A winner of the Fields Medal -- the Nobel Prize equivalent for mathematics -- Villani has in less than a year risen to become a key political figure in France with the ear of the tech-savvy President Emmanuel Macron.
After winning the Fields Medal, math’s highest honor, in 2010, for what his award citation called “proofs of nonlinear Landau damping and convergence to equilibrium for the Boltzmann equation,” he embraced a role that many other medalists have dreaded—that of mathematical ambassador, hopscotching from event to event and continent to continent, evangelizing for the discipline.
The fact that a mathematician could be considered, as he is, a “rock star” — or, better yet, “the Lady Gaga of mathematics” — says perhaps more about the French than Villani. Nonetheless, Villani, 44, has become a darling of President Emmanuel Macron’s young technocratic government, accompanying the president to Ouagadougou, Burkina Faso, in November and Beijing in mid-January.
The government has piled the work on his desk, which is evidence, Villani says, of the need for people with scientific expertise in politics. But of all his projects — from math education to the future of New Caledonia to tax evasion — perhaps his most all-consuming mission is his task force on artificial intelligence and the highly anticipated report it’s set to release tomorrow. If successful, the report will help set the AI agenda in France and Europe for years to come.
“There is a deficit of contact between science and politics, it’s part of my job to reinforce that link. It will be France’s role to lead the rest of Europe.”, the 44-year-old said in an interview.
In view of a world where “artificial intelligence will be everywhere, like electricity,” as Villani has said, becoming a leader in the field is critical for France. Many feel that Europe is already at an enormous disadvantage compared to the US and China and will need to do some Usain Bolt-style sprinting to catch up. For one thing, France and Europe don’t have the data-gathering platforms necessary to fuel machine learning: they lack the power of what the acronym-loving French call GAFA (Google, Apple, Facebook, and Amazon).
Villani is an unlikely warrior in Europe’s AI battle, trying to take on China and the U.S. that are leaps ahead. The skinny scientist and lawmaker with his penchant for Gothic suits, giant frilly bow-ties favored in the late 19th century and bespoke spider-shaped brooches often draws more attention for the way he looks than for what he has to say.
I wear a three-piece suit, velvet cravat, pocket watch and brooch every single day, even if I am at home. I began to dress like this as an experiment when I was president of my university’s student union, but it soon stuck. People often think I am a poet or musician, so it is a nice conversation-starter. My body has adapted to it, and I even dress this way when I work in central Africa. The only times I do not are for sleeping and exercise, though I do little of the latter now I have given up competitive table tennis.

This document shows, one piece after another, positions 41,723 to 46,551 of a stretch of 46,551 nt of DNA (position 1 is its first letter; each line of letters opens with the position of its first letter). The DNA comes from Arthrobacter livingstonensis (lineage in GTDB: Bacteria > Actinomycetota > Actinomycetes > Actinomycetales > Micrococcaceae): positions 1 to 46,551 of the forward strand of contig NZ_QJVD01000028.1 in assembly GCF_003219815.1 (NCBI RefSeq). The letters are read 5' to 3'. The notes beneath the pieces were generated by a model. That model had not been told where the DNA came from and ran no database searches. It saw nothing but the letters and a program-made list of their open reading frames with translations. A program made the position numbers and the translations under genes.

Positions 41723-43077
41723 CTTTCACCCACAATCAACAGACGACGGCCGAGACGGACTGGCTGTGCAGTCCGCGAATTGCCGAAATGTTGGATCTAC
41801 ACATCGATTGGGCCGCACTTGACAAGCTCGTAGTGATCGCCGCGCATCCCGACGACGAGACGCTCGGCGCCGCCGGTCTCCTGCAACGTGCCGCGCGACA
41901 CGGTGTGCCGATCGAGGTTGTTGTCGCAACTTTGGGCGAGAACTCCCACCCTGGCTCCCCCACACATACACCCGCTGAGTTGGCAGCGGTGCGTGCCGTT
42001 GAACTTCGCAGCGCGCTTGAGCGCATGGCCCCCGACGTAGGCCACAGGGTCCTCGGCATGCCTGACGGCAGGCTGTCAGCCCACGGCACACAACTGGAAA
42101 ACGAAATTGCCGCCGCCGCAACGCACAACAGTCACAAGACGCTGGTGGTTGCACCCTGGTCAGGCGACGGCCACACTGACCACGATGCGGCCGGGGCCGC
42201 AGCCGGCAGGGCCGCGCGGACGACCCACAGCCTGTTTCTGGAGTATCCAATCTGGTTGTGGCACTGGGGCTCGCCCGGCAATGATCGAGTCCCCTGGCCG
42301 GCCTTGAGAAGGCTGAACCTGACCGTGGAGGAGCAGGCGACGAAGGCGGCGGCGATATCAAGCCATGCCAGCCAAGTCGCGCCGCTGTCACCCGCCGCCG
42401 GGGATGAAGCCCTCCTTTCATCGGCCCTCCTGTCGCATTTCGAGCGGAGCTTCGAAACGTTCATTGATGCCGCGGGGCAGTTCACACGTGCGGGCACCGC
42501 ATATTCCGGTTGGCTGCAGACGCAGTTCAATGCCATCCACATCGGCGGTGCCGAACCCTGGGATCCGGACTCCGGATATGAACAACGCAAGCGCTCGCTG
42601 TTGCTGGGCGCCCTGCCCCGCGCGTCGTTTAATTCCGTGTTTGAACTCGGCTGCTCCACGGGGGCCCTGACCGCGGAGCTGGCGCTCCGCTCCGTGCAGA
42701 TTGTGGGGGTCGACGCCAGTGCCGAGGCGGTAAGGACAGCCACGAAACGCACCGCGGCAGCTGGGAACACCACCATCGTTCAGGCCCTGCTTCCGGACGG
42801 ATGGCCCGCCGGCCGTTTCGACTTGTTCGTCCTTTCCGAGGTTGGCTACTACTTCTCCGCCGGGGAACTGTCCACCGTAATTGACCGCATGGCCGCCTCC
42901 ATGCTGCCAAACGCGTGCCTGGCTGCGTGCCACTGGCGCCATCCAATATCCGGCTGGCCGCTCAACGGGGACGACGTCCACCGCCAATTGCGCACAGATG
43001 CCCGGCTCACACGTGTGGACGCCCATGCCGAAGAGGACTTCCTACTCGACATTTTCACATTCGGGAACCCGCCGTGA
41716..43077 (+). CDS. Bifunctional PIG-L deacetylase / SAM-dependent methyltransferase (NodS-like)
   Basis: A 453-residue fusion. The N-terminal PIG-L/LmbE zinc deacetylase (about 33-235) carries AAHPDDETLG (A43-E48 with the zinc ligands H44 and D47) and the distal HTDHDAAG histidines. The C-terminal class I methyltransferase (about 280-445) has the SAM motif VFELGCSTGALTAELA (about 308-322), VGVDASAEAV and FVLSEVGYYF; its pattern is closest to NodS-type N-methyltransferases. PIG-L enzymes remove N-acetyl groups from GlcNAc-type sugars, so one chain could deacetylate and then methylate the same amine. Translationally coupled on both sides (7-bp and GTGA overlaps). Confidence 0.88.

Yet Macron is relying on Villani to help his modernization push by being one of the new -- more optimistic -- faces of France, a role the scientist has embraced with gusto. His 150-page AI report comes on top of the work he’s done on crafting a new and better way of teaching math in the country and as he prepares his next project that will involve reviewing France’s pedagogical techniques and reflects on data privacy.
Ever since Villani won the Fields medal in 2010, the soft-spoken math whiz has endeavored to make math a part of the conversation in France and to bring more science to politics. Mathematics has taken him from Paris’s prestigious Ecole Normale Superieure, to stints at Berkeley University and Princeton University and to the helm of the French capital’s Institut Henri Poincare, the world-renowned mathematical center.
Villani is part of Macron’s effort to change France’s political landscape, drawing into parliament people who are not professional politicians. The scientist has attempted to be more than just a new face. A fan of Marvel Comics’s Amazing Fantasy, Villani abides by the superhero’s mantra that “with great power comes great responsibility.”
France doesn’t have a Science Advisory Committee like in the U.S. The French prime minister is supposed to have a similar body, but Villani notes, “it hasn’t been used in a long, long time.”
The scientist is also contributing to a much-debated government plan to revise the constitution, which has taken him into uncharted and controversial waters. For the most part, though, he’s sticking to his real passion -- making France the place to be for math and science.
In a June 2016 TED Talk about why his field of study is “so sexy,” Villani joked about French people’s reputation and added more seriously that Paris has more mathematicians than any other city in the world.
“What is it that French people do better than all the others? If you take a poll, the top three answers might be: love, wine and whining... Maybe. But let me suggest a fourth one: mathematics.”